I had a nice fresh fig the other day—fresh, not dried, which is always a treat for me. It reminded me a bit of a passage from the Gospel of Luke, wherein Jesus gives a parable about a barren fig tree. In the parable, a landowner tells his gardener to chop down a fig tree because it has yet to bear fruit. The gardener replies that he thinks that the owner should wait one more year, and allow him to water and fertilize the tree. If the tree still does not bear fruit next year, the gardener says, he will cut it down.
One interpretation of this parable could cast God as the tree’s owner, Jesus as the gardener, and his people as the tree. In this reading, God expresses disappointment in his children, but when he asks Jesus to “cut [them] down,” Jesus replies by asking for more time to nurture them. However, Jesus concedes that God could still cut down the tree should it fail again next year. Taken alongside verses 1-5, the “fruit” of the fig tree becomes repentance; so, if a person, or group of people, fails to bear the fruit of repentance despite the love of Christ, they shall be “cut down.”
As such, a straightforward reading of this passage underscores the importance of penitence, as well as Jesus’ special relationship to humankind, acting as an advocate for us in the eyes of God. In of itself, that’s a nice bit of biblical wisdom. However, there’s one detail from this parable that I believe radically changes the texture of this lesson.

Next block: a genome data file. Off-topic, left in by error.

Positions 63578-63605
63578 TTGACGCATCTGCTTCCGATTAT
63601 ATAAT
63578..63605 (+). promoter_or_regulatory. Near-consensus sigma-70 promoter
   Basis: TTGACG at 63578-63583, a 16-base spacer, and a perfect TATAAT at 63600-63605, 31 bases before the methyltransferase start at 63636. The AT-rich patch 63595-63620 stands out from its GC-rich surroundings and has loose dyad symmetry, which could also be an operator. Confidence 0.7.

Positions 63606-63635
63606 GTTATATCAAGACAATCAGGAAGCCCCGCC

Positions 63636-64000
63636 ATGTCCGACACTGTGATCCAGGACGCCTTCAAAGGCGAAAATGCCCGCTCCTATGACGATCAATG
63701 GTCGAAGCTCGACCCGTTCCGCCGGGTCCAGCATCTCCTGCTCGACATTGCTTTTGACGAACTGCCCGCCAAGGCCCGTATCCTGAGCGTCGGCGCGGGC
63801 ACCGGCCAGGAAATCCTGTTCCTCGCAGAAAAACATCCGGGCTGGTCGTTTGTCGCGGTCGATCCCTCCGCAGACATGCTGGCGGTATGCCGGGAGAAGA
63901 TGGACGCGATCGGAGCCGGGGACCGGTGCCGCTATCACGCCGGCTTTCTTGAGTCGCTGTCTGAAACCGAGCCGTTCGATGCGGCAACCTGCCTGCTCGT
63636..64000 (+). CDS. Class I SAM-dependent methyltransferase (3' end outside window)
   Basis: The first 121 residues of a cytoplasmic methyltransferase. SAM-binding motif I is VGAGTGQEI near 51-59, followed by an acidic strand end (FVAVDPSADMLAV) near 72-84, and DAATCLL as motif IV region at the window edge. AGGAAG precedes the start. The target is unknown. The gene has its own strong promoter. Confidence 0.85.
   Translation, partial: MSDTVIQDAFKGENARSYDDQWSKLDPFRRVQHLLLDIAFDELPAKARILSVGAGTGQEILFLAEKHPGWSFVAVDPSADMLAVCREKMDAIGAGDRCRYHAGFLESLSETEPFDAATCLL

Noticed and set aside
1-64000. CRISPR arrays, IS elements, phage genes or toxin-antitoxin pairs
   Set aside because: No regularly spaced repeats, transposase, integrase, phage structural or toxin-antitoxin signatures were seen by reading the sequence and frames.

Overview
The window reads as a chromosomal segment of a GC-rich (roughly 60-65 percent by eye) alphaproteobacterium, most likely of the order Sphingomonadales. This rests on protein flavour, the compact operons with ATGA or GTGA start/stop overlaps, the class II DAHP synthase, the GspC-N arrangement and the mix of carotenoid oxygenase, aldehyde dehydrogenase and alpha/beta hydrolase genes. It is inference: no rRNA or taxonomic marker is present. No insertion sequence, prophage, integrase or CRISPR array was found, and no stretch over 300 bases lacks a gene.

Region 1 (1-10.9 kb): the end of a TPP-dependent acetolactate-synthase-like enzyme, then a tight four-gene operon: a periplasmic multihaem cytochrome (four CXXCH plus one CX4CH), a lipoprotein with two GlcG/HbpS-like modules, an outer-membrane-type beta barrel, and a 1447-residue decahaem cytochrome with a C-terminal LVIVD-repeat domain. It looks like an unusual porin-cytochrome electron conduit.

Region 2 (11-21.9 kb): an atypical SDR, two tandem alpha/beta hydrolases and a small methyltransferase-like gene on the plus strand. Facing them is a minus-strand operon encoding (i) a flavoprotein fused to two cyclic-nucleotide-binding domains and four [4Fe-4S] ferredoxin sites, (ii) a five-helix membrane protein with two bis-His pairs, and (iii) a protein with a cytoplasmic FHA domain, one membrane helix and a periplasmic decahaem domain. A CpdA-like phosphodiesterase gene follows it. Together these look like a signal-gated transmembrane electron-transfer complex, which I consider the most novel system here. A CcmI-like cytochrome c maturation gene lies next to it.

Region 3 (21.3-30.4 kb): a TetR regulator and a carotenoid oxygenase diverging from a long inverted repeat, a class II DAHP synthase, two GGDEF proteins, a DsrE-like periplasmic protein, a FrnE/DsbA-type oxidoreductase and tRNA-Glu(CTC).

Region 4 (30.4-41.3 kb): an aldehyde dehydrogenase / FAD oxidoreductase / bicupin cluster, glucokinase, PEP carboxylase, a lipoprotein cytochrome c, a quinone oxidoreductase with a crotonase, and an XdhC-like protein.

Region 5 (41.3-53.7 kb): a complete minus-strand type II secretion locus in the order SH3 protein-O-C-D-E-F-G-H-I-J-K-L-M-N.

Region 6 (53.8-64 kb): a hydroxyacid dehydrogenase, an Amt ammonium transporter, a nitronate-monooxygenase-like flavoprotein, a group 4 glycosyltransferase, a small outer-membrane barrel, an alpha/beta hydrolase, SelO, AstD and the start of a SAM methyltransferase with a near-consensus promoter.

Fig trees can take up to five years before they begin to bear fruit. Only an exceptional fig tree, one grown in the most favorable conditions, bears fruit after only three years. So, the owner was disappointed in a reliable old tree that failed for the first time after bearing fruit for many seasons. He was disappointed in a tree that had just barely reached the age where it might, hopefully, bear fruit.
Like any good parent, God expects a lot from us—and I’m sure many of my fellow students at Harvard understand from personal experience what having a parent with high expectations is like. But we’re only human; even though God created us in his form, we remain, by definition, imperfect. Just like the fig tree, we can’t live up to his expectations on our own. But that’s why Christ, the gardener, gave his life: He died on the cross to save us, to give us another change, to nurture us into better serving God. Like a gardener, Jesus maintains a relationship of service and care towards us—and in return, we owe him the fruits of this labor of love.
Lent gives us the opportunity to foster that relationship. These forty days are like the parable’s one year—we have time to bring forth the fruit we have yet to bear. For some, that means fasting; for others, it means prayer, meditation, or acts of service. But no matter how we spend our forty days, we can’t do it without Christ, our gardener, who gave his life to be able to intercede before God on our behalf.
Paul Georgoulis ‘22 is a senior at Harvard living in Leverett House and studying Music and History & Literature.